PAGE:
The government will issue guidelines for disposing of electronic waste before the end of the month, the Minister of Youth and ICT, Jean Philbert Nsengimana, has said.
“We’re finalising a policy and a draft law on the electronic waste,” he said.
A clause in the policy says importers of electronic materials will be responsible for the waste as the product goes obsolete. The policy and draft law on the electronic waste will be submitted to Cabinet before the end of the month, according to Nsengimana.
Consultative meetings between the Rwanda Environment Management Authority, the Rwanda Utility Regulatory Authority, the Rwanda Bureau of Standards and the Rwanda Housing Authority have been studying modalities on how to dispose of e-waste.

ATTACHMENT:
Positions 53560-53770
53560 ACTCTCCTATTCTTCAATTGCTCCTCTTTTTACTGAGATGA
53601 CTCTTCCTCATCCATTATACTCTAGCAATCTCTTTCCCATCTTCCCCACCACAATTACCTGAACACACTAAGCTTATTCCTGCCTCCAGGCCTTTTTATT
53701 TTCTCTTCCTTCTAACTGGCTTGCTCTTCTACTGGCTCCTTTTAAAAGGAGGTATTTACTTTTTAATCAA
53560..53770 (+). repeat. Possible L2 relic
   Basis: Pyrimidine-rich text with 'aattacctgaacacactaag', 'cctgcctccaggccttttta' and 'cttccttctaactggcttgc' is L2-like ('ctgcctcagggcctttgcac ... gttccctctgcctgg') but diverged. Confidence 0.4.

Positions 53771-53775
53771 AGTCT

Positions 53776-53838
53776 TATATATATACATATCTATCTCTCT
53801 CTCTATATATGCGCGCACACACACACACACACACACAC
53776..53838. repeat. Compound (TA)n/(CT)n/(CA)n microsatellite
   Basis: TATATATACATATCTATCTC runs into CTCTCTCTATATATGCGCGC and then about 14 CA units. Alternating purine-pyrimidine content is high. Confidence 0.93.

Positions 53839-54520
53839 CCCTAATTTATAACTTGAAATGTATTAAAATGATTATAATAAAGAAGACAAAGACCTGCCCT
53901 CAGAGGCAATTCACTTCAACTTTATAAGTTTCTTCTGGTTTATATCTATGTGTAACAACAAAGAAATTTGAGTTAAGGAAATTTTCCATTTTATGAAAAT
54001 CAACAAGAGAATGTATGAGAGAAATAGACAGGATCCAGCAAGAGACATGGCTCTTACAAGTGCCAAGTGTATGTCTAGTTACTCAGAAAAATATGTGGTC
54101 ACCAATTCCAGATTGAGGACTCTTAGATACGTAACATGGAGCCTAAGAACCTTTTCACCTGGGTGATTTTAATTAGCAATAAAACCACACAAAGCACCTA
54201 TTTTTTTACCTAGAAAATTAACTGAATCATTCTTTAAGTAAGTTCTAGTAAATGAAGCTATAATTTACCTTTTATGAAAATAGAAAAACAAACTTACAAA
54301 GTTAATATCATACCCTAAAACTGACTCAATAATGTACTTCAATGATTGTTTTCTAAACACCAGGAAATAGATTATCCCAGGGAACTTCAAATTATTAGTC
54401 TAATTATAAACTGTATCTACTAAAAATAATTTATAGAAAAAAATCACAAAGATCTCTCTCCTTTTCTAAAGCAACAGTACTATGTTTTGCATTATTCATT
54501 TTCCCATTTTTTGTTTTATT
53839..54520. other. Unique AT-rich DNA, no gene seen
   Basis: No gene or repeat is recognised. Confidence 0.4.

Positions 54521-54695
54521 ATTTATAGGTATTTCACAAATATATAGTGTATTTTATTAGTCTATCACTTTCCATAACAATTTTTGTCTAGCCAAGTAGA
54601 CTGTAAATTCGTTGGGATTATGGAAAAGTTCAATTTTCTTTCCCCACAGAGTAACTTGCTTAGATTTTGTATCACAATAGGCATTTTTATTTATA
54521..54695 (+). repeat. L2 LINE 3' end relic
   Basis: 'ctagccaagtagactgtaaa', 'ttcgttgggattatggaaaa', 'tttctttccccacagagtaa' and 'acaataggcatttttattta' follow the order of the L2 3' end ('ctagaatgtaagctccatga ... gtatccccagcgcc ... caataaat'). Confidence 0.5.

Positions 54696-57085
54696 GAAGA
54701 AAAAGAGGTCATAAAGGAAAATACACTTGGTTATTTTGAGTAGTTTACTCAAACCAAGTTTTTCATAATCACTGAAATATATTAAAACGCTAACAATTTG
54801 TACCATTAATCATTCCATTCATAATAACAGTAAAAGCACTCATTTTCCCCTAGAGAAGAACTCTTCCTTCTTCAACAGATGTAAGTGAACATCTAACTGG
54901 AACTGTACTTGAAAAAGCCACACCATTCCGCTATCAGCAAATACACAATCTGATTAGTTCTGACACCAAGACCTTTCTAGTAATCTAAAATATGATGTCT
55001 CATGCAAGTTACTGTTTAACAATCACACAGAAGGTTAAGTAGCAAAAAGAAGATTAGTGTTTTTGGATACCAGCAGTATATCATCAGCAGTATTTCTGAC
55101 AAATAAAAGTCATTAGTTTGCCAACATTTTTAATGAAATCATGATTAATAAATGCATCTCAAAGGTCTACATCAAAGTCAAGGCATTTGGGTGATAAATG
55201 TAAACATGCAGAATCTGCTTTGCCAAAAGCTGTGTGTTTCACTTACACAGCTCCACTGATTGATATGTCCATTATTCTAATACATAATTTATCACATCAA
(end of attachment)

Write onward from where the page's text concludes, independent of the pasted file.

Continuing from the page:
Although Nsengimana said the handling of electronic waste is a business opportunity, he said the policy to be approved will streamline modalities for getting rid of electronic waste.
When burnt in the open, computer wires emit hydrocarbon ashes released into air, water and soil; and this is hazardous.
Meanwhile, Great Lakes Electronics Management (Glem) ventured into management of electronic waste in October, last year, but to-date, its management says public institutions with electronic devices to be disposed of have refused to surrender them.
“We thought they would give us these waste for free but instead we’ve found most of the institutions reluctant to,” said Leonard Karera Ford, the Glem managing director.
Glem partners with a Belgium-based electronic recycler to recycle toxic materials in the e-waste.
Karera said they have written to almost all government institutions to get the old machines, but in vain. Glem targets hospitals, schools and public offices for the e-waste.
Augustus Seminega, the director-general of Rwanda Procurement Authority, said a law on how public institutions dispose of properties is in place, but argued that is not respected.